SHANGHAI (Reuters) - China has laid out a detailed three-year plan to restructure its massive shipbuilding industry, urging local governments to halt approvals of new projects and companies to move up the value chain by building high-tech vessels.
The plan, issued late on Sunday, is the latest move by Beijing to crack down on industrial overcapacity and shift away from its old investment-driven economic growth model to focus on boosting productivity and domestic consumption.
Local authorities and governments need to strictly control new capacity by halting approvals of new shipbuilding facilities as well as stopping projects that had gone ahead without securing necessary permits, the State Council, or China’s cabinet, said in a plan for 2013-2015.
The cabinet also called on financial institutions to stop all lending to companies embarking on new shipbuilding facilities.
However, shipbuilders that are restructuring their business and moving toward mergers and acquisitions are encouraged to issue corporate bonds to secure funds.
The cabinet said in early July it would cut off credit to force consolidation to a range of industries struggling with sluggish demand and severe overcapacity to rebalance the economy and focus more on high-end manufacturing.
As part of the consolidation plan, Beijing urges to accelerate dismantling aging ships and wants shipbuilders to build high-end offshore engineering products, which it expects will have higher demand in China’s domestic market.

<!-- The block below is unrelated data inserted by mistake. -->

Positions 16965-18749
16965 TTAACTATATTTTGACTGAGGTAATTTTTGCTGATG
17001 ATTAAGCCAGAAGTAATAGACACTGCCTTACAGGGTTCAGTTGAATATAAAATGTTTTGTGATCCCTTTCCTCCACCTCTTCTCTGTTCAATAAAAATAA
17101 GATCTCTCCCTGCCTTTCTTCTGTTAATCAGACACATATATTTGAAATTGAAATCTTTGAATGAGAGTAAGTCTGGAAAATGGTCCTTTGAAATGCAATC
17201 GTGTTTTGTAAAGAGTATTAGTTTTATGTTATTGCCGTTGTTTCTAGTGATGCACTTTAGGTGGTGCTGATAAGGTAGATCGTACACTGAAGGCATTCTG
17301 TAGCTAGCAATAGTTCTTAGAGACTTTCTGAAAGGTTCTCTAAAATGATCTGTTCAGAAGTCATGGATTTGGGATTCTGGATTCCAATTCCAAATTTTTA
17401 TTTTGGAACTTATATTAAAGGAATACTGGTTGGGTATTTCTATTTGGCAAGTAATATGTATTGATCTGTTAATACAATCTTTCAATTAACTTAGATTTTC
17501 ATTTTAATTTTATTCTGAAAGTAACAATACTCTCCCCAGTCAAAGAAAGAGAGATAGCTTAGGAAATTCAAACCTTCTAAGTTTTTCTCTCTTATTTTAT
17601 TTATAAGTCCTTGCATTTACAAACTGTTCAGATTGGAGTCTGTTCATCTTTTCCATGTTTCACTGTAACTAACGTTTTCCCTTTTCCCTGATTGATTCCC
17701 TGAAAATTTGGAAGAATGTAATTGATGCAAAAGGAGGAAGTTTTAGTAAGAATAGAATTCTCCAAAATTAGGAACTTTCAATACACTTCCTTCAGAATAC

“We still have a lot of old and fuel-intensive vessels currently being used in the market. Scrapping those old ships would be crucial to solving the overcapacity problem,” said a senior executive with a ship-owner in southern China, declining to be named as she’s not authorized to speak to media.
Chinese shipbuilders should aim to secure 25 percent of the global market share for high-tech ships and one-fifth for the global offshore engineering product market by 2015, the cabinet said.
China’s shipbuilding sector, the world’s largest, has been plagued by overcapacity, a severe shortage of new orders, a persistent decline in prices for building ships and a slump in the freight market, forcing many shipbuilders out of business in recent years.
However, analysts said it would take a long time for China to clean up excess capacity in the labor intensive shipping industry as any large-scale closures would hurt employment and could threaten social stability.
The China Association of the National Shipbuilding Industry said on its website that the combined profits of 80 major shipbuilders slumped 54 percent to 3.58 billion yuan ($584 million) for the first half from a year ago.
The association said in last year’s report that China had 1,647 shipbuilders and some analysts expected about one-third could be shut down over the next few years. In contrast, China’s main rivals South Korea and Japan have only 10 and 15 active shipyards respectively.
Holding export orders of Chinese shipyards fell 23 percent in the first half from a year earlier, the association said, while new orders dropped to a seven-year low in 2012.
The value of orders held by Chinese shipyards was estimated at $3 billion for the first half of this year, equivalent to about two-thirds of the total value of Chinese orders last year, global shipping services provider Clarkson Research said in a note.
China Rongsheng Heavy Industries Group (1101.HK), the country’s largest private shipbuilder, warned of a net loss in the first half and has appealed for financial help from the Chinese government and big shareholders to cope with slumping orders and high debt.
($1 = 6.1294 Chinese yuan)
Editing by Matt Driskill